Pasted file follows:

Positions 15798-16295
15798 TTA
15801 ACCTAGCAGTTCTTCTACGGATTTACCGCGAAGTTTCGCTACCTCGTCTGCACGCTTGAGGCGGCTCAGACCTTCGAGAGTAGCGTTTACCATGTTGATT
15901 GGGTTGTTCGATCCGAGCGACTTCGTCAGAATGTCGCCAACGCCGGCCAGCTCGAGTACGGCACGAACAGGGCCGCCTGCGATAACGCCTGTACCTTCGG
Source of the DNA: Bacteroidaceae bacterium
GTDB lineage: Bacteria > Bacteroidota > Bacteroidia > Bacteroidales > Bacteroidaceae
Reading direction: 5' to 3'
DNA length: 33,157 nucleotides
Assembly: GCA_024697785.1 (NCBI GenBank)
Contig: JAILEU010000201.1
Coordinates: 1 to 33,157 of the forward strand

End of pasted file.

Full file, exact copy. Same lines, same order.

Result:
Positions 15798-16295
15798 TTA
15801 ACCTAGCAGTTCTTCTACGGATTTACCGCGAAGTTTCGCTACCTCGTCTGCACGCTTGAGGCGGCTCAGACCTTCGAGAGTAGCGTTTACCATGTTGATT
15901 GGGTTGTTCGATCCGAGCGACTTCGTCAGAATGTCGCCAACGCCGGCCAGCTCGAGTACGGCACGAACAGGGCCGCCTGCGATAACGCCTGTACCTTCGG
Source of the DNA: Bacteroidaceae bacterium
GTDB lineage: Bacteria > Bacteroidota > Bacteroidia > Bacteroidales > Bacteroidaceae
Reading direction: 5' to 3'
DNA length: 33,157 nucleotides
Assembly: GCA_024697785.1 (NCBI GenBank)
Contig: JAILEU010000201.1
Coordinates: 1 to 33,157 of the forward strand